By: Paul P. Jesep*/TRT Columnist—
Depression is not something I’d wish on my worst enemy. It’s been a companion of mine for much of my life. If not properly managed, it can negatively impact your career, platonic and romantic relationships, and the ability to experience the many joys life offers. Sometimes you need to recognize it as another form of energy that must be channeled into something positive.
Many of us have ongoing depression at some degree of severity. Others may experience it intermittently after a jarring event such as a divorce, romantic breakup, bad coming out experience, or an unexpected death of someone very dear. Depression directly impacts physical health. You can lose interest in exercise, healthy diet, or the joy of a walk on a crisp, beautiful autumn day.
Suicide, eating disorders, and substance abuse can be caused by anxiety and extreme depression, or a combination of both, if not treated or managed.
Depression can be chemically-based stemming from an imbalance in the brain. It can be fueled by childhood demons in the subconscious. It may be the ongoing stigma the LGBTQ community faces in society.
According to the National Alliance on Mental Illness, “LGBTQ individuals are almost 3 times more likely than others to experience a mental health condition such as major depression or generalized anxiety disorder.” Surprisingly, mental health is not discussed often enough within the LGBTQ community.
“LGBTQ teens,” according to the Alliance, “are six times more likely to experience symptoms of depression than the general population.” Any teen reading this column has a great resource in The Trevor Project. They have a 24/7 hotline (866-488-7386). Don’t be afraid to call them.
If you’re an adult feeling overwhelmed, consider finding an LGBTQ-friendly mental health specialist through the Gay and Lesbian Medical Association’s Provider Directory. There’s also the Association of LGBTQ Psychiatrists and the Association for Lesbian, Gay, Bisexual & Transgender Issues in Counseling. Also, the National LGBT Health Education Center – A Program of the Fenway Institute is based in New England.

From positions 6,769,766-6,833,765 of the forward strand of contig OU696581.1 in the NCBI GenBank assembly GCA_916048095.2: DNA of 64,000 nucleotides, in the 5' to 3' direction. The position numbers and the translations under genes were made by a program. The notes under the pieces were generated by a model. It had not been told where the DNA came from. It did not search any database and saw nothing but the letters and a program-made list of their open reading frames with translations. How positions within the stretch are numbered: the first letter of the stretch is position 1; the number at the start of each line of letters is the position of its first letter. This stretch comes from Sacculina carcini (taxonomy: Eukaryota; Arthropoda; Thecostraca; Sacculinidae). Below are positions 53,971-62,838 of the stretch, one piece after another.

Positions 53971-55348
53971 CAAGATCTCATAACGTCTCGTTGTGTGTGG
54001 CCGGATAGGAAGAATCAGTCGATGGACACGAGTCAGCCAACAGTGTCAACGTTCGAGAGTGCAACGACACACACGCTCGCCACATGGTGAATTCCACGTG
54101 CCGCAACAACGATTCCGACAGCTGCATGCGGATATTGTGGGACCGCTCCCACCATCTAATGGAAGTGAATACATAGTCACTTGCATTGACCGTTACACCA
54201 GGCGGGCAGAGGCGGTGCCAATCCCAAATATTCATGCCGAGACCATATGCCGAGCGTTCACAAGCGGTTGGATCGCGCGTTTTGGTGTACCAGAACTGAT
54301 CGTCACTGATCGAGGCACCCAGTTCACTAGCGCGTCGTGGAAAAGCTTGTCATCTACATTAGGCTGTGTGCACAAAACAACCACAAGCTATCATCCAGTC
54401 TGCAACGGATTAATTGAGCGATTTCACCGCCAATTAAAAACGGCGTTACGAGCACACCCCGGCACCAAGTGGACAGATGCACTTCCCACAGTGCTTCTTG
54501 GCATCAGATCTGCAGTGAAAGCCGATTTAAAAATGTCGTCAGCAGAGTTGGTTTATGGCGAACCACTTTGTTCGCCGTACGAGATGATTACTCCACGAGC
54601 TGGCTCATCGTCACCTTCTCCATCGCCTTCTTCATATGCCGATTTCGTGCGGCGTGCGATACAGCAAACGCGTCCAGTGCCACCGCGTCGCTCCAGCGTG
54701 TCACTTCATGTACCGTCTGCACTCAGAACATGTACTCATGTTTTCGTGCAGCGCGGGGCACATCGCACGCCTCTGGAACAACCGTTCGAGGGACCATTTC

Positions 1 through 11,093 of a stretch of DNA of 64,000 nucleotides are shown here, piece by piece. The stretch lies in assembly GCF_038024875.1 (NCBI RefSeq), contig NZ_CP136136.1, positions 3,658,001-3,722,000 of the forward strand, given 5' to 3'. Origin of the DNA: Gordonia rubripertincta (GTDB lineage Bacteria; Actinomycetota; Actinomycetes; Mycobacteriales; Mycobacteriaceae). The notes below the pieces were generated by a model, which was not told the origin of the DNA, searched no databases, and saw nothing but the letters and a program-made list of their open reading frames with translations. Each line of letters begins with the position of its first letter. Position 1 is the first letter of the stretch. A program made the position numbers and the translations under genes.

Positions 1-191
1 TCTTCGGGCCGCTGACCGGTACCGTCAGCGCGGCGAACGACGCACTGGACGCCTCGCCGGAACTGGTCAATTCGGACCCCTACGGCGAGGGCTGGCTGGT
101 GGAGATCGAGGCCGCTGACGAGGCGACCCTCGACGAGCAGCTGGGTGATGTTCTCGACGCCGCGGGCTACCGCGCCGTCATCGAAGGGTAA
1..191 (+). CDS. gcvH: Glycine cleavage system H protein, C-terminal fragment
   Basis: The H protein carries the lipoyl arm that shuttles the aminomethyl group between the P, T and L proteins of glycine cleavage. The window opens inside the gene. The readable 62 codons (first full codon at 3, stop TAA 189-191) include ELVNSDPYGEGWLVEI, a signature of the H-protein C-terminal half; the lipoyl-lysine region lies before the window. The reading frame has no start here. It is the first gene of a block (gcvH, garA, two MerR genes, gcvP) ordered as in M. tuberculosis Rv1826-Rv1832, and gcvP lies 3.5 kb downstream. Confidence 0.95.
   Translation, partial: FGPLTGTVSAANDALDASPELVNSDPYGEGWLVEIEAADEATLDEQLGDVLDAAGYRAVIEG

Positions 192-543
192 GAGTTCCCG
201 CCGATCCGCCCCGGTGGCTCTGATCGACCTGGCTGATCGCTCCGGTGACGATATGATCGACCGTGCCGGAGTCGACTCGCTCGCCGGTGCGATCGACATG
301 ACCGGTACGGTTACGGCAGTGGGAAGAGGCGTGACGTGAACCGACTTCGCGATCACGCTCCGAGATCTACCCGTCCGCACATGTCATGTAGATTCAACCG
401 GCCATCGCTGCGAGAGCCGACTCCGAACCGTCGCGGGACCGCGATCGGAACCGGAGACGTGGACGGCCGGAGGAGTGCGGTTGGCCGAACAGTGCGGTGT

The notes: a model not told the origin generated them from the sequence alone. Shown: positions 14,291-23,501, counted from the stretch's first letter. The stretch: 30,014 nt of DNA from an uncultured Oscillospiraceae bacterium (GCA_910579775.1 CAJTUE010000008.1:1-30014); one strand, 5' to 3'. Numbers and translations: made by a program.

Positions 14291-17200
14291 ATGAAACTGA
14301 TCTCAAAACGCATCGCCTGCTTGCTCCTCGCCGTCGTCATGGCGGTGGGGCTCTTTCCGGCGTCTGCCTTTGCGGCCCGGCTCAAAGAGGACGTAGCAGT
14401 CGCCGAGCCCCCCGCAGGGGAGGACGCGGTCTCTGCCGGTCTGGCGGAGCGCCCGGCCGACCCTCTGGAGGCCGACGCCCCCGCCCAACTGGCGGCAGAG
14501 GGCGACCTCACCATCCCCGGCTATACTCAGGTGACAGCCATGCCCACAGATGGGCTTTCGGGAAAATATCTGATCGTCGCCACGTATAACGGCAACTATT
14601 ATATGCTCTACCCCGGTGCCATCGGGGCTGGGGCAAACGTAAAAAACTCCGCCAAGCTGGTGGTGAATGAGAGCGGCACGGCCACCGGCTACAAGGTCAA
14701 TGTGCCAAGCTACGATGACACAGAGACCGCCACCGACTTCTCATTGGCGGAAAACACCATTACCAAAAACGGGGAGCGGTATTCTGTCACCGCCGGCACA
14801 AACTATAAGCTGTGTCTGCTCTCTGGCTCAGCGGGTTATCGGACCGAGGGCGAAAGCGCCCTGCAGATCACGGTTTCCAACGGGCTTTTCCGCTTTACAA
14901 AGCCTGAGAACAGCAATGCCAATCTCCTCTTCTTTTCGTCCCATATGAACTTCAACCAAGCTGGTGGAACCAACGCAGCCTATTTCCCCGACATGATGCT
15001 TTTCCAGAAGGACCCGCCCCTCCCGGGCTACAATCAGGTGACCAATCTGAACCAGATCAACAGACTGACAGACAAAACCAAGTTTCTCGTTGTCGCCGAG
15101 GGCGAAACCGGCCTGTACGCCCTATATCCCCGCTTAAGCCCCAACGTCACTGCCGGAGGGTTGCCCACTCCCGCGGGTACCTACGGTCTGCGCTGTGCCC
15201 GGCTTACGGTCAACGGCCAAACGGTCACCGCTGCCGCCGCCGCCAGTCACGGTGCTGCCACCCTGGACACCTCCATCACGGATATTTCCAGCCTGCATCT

Regular readers of this column may recall I’ve sometimes written about integrating, “mind, body, and spirit.” Mind deals with mental wellness. Body addresses physical needs like good diet, exercise, and managing high blood pressure. Spirit is about the soul or inner wellbeing.
All three are equally important. Don’t be limited in how you approach your inner wellbeing. You don’t have to be a believer, for example, in God (defined gender neutral) to pray. Nor does prayer have to be to anyone specific like Jesus.
Prayer can be an ongoing private, grounding conversation with the unfolding cosmos. It can be regular experiences with the majesty and awesomeness of natural beauty like hikes in the White, Green, or Berkshire Mountains.
Prayer requires discipline. What you take from it is what you put into it. Hence, it should be part of a regular routine.
Nurturing the soul may also involve quieting the mind. Or it can include filling it with positive energy or thoughts when it’s difficult to reduce the brain’s rapid pace.
It can involve experiencing the arts. Opera, especially that of Richard Wagner, is cathartic for me. It enters through the eyes and ears and touches the deep recesses of my soul like almost nothing else. It usually soothes me like a spiritual balm.
I’ve used some form of the word “experience” multiple times in this month’s column. It’s meant to emphasize its importance. Savor and nurse, don’t drink or gulp, a good glass of wine. Enjoy the journey leading up to a well-earned vacation. Don’t take for granted the spring flowers now bursting into your life in public spaces or on a neighbor’s lawn. Stop what you’re doing to watch the graceful elegance of a bird fly.
Discipline yourself to be present and experience every moment.
*Paul is a corporate chaplain, seminary trained priest, and lawyer in greater Albany, NY. He’s also author of “Lost Sense of Self & the Ethics Crisis.”